Winning an appeal in the federal courts is no easy task. The laws are exceedingly complex and often obscure the severity of an injustice from the public eye. The law tends to make everything abstract and a philosophical debate. While this may be useful in cases where the emotional weight of the alleged crime is heavy, it can whitewash injustices with sophistry when they must be referenced in technical jargon and abstract principles of law. A successful criminal defense appeal lawyer knows exactly what it takes to help their clients strike that perfect balance of demagoguery and technical error.
Understanding the Federal Appellate Process
The appellate process begins at the trial level. There is little to review on appeal if you did not hire skilled trial counsel to preserve the issues. These issues can range from Discovery violations to excessive sentences to unfair tactics used by the prosecutor at trial. In many cases, the jury instructions play a critical role in the outcome of a case. When they are too broad, the jury can become confused and can wrongfully convict innocent people.
Filing a Notice of Appeal
If your attorney has faithfully preserved errors, he should also provide you with the benefit of filing a notice of appeal after sentencing to have these issues reviewed in the higher courts. A notice of a appeal is a simplistic one-page statement that the judgment order was entered on such and such date and that you are appealing it to the appropriate circuit court. It must set out the parties, the name of the court, and the case number in the caption. It must also be signed and served on all the required parties in the U.S. District Court.
Because anyone can file a notice of appeal with a little guidance, the courts will rarely consider a notice of appeal filed nunc pro tunc. Nunc pro tunc is an expression used when any document is filed late. The deadlines for a federal criminal appeal can be as short as 10 days after entry of the judgment order, not receipt by mail. Your trial attorney is in the best position to file this and can be held accountable in post-conviction proceedings if you can prove that he failed to do so despite your instructions.
Filing the Appellant Brief
A skilled attorney will carefully examine all the issues that were preserved by your attorney and the record. They will then be able to carry out research on any current case-law that may affect the principles cited by your trial attorney. Most appellate attorneys then use a winnowing process to focus on the more serious errors with the highest potential for relief.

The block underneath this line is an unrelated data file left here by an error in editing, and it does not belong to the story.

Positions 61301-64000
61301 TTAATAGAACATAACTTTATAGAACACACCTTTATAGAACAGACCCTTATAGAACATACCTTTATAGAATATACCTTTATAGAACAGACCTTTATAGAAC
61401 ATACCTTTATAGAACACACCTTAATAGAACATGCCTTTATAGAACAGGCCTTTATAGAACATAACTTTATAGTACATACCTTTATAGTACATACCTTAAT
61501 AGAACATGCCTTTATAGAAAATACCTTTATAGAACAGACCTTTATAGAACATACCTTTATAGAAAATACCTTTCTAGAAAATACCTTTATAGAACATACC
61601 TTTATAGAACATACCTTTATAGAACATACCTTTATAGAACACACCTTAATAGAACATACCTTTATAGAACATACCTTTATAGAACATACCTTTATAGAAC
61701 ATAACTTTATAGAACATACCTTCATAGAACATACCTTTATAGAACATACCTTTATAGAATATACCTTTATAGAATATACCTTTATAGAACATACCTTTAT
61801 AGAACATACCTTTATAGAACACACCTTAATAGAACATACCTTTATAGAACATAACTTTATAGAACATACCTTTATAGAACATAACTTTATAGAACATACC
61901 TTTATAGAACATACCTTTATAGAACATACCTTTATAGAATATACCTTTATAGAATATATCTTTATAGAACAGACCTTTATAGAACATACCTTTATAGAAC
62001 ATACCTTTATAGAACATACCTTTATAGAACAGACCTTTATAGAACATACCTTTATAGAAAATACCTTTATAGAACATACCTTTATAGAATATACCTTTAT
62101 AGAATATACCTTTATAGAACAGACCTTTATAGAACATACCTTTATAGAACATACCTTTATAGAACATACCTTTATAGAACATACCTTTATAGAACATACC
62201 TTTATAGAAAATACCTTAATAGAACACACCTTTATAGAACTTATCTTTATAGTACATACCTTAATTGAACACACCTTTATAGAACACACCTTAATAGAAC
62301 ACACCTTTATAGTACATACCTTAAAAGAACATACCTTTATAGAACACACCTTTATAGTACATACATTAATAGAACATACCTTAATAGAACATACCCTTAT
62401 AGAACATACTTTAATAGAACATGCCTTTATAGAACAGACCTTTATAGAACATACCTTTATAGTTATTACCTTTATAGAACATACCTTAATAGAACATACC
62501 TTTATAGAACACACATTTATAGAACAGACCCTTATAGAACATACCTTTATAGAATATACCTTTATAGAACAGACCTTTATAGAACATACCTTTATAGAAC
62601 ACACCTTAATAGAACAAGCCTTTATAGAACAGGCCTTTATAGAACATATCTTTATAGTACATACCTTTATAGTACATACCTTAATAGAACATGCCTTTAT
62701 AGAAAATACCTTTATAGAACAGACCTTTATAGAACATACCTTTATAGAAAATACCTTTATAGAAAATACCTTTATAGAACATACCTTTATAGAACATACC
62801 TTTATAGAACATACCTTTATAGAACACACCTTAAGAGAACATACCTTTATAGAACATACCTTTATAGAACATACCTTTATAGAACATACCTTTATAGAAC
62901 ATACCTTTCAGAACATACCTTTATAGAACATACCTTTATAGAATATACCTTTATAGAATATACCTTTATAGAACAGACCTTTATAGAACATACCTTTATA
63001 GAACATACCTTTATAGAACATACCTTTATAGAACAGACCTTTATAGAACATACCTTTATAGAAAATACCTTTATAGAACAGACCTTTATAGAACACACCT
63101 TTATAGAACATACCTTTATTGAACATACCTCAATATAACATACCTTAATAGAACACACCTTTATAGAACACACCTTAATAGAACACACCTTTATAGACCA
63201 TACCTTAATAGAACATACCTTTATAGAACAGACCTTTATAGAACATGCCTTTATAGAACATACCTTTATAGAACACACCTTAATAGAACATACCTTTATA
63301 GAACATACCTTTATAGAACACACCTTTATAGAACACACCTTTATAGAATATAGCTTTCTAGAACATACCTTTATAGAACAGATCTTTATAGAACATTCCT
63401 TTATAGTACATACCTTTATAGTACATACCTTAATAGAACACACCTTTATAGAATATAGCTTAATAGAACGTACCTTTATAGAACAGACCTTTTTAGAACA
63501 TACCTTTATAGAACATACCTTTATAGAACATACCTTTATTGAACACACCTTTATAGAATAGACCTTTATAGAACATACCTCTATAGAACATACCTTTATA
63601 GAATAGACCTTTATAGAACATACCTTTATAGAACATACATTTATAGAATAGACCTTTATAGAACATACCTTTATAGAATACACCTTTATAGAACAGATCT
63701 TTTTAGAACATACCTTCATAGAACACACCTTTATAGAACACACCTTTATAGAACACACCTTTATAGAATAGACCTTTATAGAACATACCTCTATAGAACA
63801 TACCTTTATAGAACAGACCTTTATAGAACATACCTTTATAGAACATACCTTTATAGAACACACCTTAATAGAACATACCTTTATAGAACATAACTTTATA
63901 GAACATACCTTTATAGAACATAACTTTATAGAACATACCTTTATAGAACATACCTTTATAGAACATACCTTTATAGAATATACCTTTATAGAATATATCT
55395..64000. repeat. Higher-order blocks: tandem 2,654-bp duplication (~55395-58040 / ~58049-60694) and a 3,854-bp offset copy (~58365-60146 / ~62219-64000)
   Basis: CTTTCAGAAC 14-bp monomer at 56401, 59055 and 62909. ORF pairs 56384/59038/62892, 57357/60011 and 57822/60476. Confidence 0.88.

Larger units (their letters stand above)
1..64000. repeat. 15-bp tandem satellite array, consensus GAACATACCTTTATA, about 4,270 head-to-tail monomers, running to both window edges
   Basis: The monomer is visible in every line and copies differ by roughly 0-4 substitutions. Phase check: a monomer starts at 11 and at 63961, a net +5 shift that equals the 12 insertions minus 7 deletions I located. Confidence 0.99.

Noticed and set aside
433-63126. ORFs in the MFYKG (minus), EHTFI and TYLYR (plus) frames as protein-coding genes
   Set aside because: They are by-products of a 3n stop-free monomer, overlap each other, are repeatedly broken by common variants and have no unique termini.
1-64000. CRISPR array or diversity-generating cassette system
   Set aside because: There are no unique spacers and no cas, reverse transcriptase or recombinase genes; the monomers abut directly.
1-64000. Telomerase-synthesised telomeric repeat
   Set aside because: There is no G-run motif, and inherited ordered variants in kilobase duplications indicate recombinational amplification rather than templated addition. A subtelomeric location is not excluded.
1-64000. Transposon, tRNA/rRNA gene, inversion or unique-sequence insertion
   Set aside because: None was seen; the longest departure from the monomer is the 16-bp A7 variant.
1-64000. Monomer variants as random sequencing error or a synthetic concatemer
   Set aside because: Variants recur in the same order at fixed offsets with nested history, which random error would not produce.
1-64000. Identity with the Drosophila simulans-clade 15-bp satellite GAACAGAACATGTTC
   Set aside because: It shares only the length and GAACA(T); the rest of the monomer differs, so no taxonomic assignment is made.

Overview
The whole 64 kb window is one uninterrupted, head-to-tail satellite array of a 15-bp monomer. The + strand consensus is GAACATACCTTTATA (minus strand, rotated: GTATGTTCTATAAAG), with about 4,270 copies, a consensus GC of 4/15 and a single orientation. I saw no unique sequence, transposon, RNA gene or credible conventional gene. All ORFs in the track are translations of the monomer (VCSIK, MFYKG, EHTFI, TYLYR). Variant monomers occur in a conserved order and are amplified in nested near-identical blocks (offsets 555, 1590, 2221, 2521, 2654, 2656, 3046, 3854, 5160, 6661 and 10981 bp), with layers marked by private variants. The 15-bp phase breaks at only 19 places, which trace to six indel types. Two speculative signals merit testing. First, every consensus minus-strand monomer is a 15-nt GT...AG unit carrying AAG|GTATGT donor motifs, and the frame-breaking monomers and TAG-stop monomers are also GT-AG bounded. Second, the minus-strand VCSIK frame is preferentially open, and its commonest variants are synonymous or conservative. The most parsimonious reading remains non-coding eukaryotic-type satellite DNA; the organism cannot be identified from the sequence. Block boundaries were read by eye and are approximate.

For example, an objection regarding the jury instruction omitting a critical element of the crime such as the intent of the perpetrator would be likely to obtain redress on appeal. An issue such as a prosecutor’s comments that the defendant looks like a person who might steal someone’s credit card would be highly subjective. The appellate court would have to look at the weight of the other evidence and decide if this inflammatory statement would bias a jury enough to convict based on appearances or the specious reasoning elicited by the prosecutor.
The appellant’s (defendant) opening brief is the key document in the appeal. This document has strict limits on the format, length, covers used, etc. A strong brief will focus and consolidate a pattern of violations into one large error. For example, if the prosecutor withheld multiple pieces of evidence that may create reasonable doubt in the aggregate, you would not bring up each piece separately. If the trial court ignored numerous valid pre-trial issues to suppress misleading evidence, this too could be cited in the aggregate.
The prosecution then has an opportunity to rebut the claims. A common trick they will use is to ignore your arguments and claims altogether as if they are not even worth mentioning. If they can’t seriously contest the claims, their only method of winning is diverting attention away from the errors and slandering the appellant’s character or restating the strength of the case without consideration for the errors that would change the outcome.
The court can vacate the order of the lower court and remand for new proceedings or reverse the decisions. They can vacate in part and affirm in part or simply affirm the entire judgment made below. When it is affirmed, you can move for reconsideration or appeal to the U.S. Supreme Court.